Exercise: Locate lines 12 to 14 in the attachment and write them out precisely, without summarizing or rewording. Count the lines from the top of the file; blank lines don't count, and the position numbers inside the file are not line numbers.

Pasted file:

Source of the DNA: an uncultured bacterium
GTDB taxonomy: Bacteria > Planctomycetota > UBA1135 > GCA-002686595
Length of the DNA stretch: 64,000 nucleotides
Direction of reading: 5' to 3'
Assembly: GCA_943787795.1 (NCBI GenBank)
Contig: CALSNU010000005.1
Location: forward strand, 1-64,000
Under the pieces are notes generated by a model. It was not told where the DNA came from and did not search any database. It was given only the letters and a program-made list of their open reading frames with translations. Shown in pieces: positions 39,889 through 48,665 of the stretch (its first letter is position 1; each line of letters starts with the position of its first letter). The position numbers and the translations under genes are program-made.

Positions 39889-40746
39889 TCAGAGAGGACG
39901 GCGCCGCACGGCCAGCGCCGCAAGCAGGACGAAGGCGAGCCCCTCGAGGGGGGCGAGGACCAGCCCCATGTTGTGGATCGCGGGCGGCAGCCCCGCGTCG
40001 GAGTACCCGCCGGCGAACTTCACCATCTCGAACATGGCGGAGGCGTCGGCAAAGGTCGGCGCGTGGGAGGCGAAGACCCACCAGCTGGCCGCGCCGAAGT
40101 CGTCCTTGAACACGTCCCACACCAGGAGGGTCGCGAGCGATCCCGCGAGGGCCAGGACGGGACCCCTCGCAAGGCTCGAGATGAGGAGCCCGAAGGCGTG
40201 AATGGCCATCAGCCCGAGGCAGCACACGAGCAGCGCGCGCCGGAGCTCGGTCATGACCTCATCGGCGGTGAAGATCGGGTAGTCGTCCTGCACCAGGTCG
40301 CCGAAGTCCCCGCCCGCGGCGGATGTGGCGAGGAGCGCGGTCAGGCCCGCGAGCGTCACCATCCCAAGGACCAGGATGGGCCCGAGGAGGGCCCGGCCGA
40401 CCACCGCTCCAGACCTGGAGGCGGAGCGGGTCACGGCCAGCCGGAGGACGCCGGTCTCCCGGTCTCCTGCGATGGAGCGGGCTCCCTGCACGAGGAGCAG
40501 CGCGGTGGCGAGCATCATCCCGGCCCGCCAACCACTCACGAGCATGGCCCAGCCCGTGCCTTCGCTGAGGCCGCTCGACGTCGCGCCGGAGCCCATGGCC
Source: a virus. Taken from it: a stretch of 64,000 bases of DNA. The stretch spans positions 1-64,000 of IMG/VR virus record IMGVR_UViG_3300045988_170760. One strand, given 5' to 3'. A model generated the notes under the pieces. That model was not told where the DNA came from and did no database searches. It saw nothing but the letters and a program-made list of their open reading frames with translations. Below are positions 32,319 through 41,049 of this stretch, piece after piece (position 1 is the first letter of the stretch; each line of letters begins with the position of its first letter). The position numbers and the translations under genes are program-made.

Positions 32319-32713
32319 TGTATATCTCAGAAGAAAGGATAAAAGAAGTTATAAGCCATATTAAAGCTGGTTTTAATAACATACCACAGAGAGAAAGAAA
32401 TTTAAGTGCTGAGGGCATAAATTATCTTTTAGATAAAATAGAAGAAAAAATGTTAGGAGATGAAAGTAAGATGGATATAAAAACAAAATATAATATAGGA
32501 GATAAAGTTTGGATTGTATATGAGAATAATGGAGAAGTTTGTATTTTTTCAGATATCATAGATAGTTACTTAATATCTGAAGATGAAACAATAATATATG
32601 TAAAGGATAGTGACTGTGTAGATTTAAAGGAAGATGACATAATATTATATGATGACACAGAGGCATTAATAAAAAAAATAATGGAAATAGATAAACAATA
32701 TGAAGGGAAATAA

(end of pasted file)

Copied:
40001 GAGTACCCGCCGGCGAACTTCACCATCTCGAACATGGCGGAGGCGTCGGCAAAGGTCGGCGCGTGGGAGGCGAAGACCCACCAGCTGGCCGCGCCGAAGT
40101 CGTCCTTGAACACGTCCCACACCAGGAGGGTCGCGAGCGATCCCGCGAGGGCCAGGACGGGACCCCTCGCAAGGCTCGAGATGAGGAGCCCGAAGGCGTG
40201 AATGGCCATCAGCCCGAGGCAGCACACGAGCAGCGCGCGCCGGAGCTCGGTCATGACCTCATCGGCGGTGAAGATCGGGTAGTCGTCCTGCACCAGGTCG